Medical negligence victims could find it easier to succeed in compensation claims after hospital inspectors cast doubts on the accuracy of medical records, say solicitors at Coles Miller.
Care Quality Commission (CQC) inspectors discovered inaccuracies in cancer waiting times data at Colchester General Hospital in Essex.
Hospital staff told inspectors they were forced to change data to make it look like they were meeting cancer treatment deadlines, reported the CQC.
Coles Miller says it raises questions about the quality of medical record keeping throughout the NHS - potentially strengthening the case for patients claiming compensation for medical negligence.
“It could make it easier for people to win medical negligence cases,” said Coles Miller Partner David Simpson, who is based in Poole, Dorset.
He added: “Medical records protect hospitals from complaints. The data must be full, contemporaneous and accurate.”
Any inaccuracies or omissions could undermine a hospital’s defence against allegations of clinical errors.
“Judges rely heavily on medical records. They have to be seen to be sacrosanct,” said Mr Simpson.
Medical records are also at the centre of a separate alleged incident at the Royal Bournemouth Hospital.
It is alleged that two doctors issued an order that would have let an elderly lady with dementia die if she had become seriously ill.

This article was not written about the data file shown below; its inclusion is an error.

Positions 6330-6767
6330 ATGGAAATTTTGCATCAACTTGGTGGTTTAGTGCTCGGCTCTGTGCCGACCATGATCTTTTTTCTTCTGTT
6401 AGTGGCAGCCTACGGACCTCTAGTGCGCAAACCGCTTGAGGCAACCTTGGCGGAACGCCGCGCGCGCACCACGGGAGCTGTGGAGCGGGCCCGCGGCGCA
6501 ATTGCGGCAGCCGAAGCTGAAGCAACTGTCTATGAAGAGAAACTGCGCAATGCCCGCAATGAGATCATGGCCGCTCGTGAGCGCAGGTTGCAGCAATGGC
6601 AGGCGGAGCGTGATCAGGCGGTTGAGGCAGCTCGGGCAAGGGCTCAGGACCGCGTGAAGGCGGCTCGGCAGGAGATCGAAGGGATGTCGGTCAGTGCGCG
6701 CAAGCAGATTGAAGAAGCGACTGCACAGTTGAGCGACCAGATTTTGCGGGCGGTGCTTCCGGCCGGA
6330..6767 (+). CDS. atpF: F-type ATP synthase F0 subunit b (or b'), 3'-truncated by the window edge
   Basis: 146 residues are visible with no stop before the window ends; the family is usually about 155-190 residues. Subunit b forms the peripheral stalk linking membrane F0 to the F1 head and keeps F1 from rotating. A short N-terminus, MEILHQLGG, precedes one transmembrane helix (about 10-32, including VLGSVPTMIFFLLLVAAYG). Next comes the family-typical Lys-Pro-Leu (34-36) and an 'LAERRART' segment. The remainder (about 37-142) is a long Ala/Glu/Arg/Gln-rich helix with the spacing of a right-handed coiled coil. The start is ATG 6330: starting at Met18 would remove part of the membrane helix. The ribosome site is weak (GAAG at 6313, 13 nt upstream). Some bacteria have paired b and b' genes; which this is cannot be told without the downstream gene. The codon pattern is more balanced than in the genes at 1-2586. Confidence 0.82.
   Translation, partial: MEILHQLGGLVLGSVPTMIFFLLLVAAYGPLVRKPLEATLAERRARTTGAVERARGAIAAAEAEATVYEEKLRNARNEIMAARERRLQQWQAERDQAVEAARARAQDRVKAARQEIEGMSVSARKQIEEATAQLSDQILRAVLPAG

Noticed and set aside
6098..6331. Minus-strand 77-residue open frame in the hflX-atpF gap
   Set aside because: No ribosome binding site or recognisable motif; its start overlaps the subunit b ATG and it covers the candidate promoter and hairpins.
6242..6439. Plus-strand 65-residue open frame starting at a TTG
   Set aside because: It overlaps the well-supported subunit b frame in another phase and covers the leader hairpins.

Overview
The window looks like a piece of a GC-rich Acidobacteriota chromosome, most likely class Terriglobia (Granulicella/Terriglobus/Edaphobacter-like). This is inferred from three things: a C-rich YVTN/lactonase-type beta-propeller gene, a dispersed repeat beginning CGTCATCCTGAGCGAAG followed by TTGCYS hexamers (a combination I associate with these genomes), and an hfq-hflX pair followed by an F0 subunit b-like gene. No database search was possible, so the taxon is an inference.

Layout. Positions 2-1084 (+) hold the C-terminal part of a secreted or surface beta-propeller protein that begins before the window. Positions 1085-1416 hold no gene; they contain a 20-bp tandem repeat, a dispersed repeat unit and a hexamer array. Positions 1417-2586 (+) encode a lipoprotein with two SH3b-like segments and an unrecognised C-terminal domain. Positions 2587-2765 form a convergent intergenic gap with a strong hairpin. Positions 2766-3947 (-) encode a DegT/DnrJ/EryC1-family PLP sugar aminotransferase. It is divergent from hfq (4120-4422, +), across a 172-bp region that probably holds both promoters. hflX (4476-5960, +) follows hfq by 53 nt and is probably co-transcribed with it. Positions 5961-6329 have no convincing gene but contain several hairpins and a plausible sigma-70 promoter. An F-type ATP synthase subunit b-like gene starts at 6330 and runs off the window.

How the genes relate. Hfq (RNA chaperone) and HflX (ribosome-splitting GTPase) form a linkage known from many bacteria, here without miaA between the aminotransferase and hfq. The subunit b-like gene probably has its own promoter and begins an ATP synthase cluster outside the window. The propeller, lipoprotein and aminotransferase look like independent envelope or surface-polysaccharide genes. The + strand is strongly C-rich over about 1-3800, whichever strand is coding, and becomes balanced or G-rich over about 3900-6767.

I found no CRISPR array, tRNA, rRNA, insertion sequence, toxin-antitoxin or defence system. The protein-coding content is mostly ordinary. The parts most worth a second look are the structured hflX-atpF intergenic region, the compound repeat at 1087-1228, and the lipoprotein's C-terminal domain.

Her son said the “do not resuscitate” order was issued without the knowledge of the patient. Hospital officials are investigating.
Coles Miller says the alleged incident in Bournemouth exemplifies the need for people to think about making a Lasting Power of Attorney for Health & Welfare or an Advance Decision before they lose the capacity to take decisions.
An Advance Decision enables individuals to choose in advance whether or not to be resuscitated if they collapse and lose their mental capacity.
Alternatively, by making a Lasting Power of Attorney for Health & Welfare they can nominate a family member or trusted adviser to take decisions on medical treatment on their behalf.
The Lasting Power of Attorney for Health & Welfare currently has important safeguards in place to ensure that people do not accidentally make the wrong choice about resuscitation.
The person concerned must sign a special section of the Lasting Power of Attorney, specifying whether or not they wish to be resuscitated. It must be witnessed and also registered with the Office of the Public Guardian, a division of the Court of Protection.
Coles Miller has teams of solicitors who specialise in clinical negligence and power of attorney work.
The solicitors handle medical negligence and personal injury work from all over the country as well as a wide range of private client and commercial cases in Bournemouth, Poole and Dorset.
Clinical negligence claims include allegations of surgical errors, misdiagnosis, delayed diagnosis, failure to obtain patient consent, mismanaged labour and faulty medical devices.
Dorset solicitors Coles Miller have five offices in Poole, Bournemouth, Charminster, Broadstone and Wimborne.
For more information about clinical negligence, please contact Coles Miller Solicitors Partner David Simpson, 01202 338889.